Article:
The Tejas is a supersonic, lightweight, all-weather, multi-role fighter designed for air-to-air, air-to-ground and air-to-sea combat roles.
New Delhi: Scotching recent media reports that the government has “shelved” the plan to acquire the homemade Tejas Light Combat Aircraft (LCA) fighter, defence minister Nirmala Sitharaman said during an informal interaction on Saturday that the Tejas plan is “on” and the government has not “ditched” it.
“We are not ditching it, not shutting it down. On the contrary, we are looking at an upgraded and strengthened version of the Tejas. The IAF will have a combination of single engine fighters and India’s Tejas will hold importance. I reject the idea that Tejas has been ignored by us. We want Tejas’s Mk-II version,” the minister said, adding that the Hindustan Aeronautics Limited (HAL), which makes the Tejas, has been asked to produce more aircraft at a faster rate. “We want them to produce much more. We have to increase production from the 6-8 that we make a year.”
The Tejas is a supersonic, lightweight, all-weather, multi-role fighter designed for air-to-air, air-to-ground and air-to-sea combat roles. It is expected to plug a vital gap in IAF’s might that is suffering from a critical shortage of fighter squadrons. The government had already ordered for 83 HAL-made Tejas fighters.
At present, about 70 per cent of the LCA components are manufactured in India.
“It is meant for the Navy as well,” the minister said. More than a year back, Navy Chief Admiral Sunil Lanba had slammed the aircraft. “The LCA Navy in its present form does not meet the naval qualitative requirements to be a carrier-based aircraft... It doesn’t meet the weight and thrust ratio requirement to be able to take off with full weapon load,” he had said.
Talking about the export potential of the aircraft, Ms Sitharaman said that many countries have evinced interest on it. “We are talking to HAL and finding out if we can outsource some of the work to domestic producers and also if we can export it to others.”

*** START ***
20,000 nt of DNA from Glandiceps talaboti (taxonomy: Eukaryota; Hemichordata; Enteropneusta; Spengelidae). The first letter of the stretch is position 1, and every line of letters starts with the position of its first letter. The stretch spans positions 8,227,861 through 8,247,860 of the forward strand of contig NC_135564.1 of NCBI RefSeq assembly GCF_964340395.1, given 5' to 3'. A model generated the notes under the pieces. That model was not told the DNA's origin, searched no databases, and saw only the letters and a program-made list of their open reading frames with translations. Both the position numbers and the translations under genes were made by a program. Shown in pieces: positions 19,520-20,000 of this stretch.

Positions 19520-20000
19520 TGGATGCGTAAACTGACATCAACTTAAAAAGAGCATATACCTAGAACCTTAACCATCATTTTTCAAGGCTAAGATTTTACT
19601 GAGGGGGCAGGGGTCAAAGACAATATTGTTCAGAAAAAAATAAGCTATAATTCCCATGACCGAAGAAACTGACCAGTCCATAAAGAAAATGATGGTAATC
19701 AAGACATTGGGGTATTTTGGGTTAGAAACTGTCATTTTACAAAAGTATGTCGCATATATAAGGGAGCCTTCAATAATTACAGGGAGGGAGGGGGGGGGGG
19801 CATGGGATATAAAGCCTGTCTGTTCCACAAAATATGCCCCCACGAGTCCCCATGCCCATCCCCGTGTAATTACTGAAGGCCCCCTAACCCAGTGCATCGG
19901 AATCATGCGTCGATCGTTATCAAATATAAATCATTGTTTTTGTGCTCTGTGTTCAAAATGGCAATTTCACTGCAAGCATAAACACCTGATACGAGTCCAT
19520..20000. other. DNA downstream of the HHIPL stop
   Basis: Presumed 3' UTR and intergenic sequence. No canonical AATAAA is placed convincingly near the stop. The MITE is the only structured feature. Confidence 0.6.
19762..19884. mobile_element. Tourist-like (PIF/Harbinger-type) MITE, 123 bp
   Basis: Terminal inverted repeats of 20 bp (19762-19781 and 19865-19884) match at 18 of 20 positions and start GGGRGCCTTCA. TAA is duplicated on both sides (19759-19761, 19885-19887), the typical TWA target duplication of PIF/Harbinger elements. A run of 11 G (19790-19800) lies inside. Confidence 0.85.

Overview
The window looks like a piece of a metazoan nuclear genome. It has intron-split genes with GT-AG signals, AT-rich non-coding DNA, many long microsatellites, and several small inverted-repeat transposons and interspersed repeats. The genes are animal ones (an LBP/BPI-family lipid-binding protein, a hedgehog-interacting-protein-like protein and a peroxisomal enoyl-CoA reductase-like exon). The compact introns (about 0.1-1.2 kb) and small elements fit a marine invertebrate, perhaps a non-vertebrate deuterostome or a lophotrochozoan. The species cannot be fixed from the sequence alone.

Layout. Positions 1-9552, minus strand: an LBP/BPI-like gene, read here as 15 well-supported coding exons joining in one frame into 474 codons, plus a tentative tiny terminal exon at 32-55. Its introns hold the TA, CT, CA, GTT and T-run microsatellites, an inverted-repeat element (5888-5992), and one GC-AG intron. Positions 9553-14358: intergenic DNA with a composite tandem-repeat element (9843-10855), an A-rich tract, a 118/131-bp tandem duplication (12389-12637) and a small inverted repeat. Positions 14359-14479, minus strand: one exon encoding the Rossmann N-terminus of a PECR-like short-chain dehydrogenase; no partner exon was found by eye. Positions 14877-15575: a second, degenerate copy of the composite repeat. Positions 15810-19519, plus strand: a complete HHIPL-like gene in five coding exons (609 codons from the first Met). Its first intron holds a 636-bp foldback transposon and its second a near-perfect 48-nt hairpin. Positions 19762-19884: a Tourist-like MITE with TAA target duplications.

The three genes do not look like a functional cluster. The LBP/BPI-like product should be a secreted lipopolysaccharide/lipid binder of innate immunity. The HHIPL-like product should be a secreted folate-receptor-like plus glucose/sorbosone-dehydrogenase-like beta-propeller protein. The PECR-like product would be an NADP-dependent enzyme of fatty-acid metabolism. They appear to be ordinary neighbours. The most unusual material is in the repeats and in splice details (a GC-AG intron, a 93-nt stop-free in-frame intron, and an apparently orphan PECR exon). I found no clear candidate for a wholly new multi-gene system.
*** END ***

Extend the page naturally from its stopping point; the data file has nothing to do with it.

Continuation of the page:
On the Rafale aircraft deal that has snowballed into a controversy on grounds of alleged corruption, the minister dismissed the possibility of the Rafale deal “going the Bofors way”.
“Do not even compare it (Rafale deal) with Bofors. There is no scam here,” she said, adding that she will only welcome it if the Congress raises the issue during the Budget Session of Parliament that reconvenes from Monday.
In the late 80s, a deal for Swedish Bofors artillery guns had severely impacted the political fortunes of the then ruling Congress.
Asked if the government was thinking of reviewing the Armed Forces Special Powers Act (AFSPA) in operation in Jammu and Kashmir and certain areas of the Northeast, the defence minister said: “At this stage, there is no rethinking on AFSPA in J&K and the Northeast”.
The controversial AFSPA enables security forces to shoot at sight and arrest anybody without a warrant in “disturbed” areas of the Northeast and J&K. For quite sometime, there has been a demand from various quarters, including civic society organisations, to withdraw the law or at least dilute it.